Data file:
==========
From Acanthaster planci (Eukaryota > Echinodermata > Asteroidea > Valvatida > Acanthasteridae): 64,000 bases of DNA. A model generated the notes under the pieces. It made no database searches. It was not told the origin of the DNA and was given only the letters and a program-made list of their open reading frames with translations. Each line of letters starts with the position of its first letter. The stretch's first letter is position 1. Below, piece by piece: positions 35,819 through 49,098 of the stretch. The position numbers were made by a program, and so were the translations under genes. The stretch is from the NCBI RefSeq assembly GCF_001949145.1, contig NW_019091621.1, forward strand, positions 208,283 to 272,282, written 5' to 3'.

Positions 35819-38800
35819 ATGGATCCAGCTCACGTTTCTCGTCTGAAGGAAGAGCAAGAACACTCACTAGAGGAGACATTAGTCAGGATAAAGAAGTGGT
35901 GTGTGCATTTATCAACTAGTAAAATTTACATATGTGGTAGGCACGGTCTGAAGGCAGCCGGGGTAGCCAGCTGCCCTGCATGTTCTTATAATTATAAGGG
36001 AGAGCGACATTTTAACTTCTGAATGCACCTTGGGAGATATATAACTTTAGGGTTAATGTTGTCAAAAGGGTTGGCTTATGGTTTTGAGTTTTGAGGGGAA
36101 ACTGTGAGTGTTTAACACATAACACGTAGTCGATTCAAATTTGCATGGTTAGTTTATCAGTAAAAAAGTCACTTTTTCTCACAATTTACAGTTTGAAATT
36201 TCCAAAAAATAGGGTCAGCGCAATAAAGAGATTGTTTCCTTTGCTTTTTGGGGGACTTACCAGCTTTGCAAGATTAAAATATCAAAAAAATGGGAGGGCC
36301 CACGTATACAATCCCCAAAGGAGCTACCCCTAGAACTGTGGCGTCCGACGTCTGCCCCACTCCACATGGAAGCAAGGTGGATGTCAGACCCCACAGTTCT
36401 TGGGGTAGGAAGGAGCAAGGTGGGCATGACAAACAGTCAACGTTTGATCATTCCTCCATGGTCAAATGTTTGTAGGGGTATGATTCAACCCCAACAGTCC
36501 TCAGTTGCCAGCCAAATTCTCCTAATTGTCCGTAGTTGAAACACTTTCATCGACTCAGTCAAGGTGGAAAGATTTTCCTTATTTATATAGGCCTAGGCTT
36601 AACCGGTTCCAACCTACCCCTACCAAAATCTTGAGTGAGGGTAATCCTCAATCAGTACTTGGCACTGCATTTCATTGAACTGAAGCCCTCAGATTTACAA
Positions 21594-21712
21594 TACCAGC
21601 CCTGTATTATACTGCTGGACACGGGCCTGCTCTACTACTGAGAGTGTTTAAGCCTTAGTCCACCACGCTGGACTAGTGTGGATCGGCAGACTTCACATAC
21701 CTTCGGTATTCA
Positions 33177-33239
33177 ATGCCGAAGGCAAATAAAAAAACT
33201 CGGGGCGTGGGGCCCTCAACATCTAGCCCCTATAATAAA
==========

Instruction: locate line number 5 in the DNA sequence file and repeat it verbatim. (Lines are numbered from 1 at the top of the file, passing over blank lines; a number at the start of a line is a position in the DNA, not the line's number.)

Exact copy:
36001 AGAGCGACATTTTAACTTCTGAATGCACCTTGGGAGATATATAACTTTAGGGTTAATGTTGTCAAAAGGGTTGGCTTATGGTTTTGAGTTTTGAGGGGAA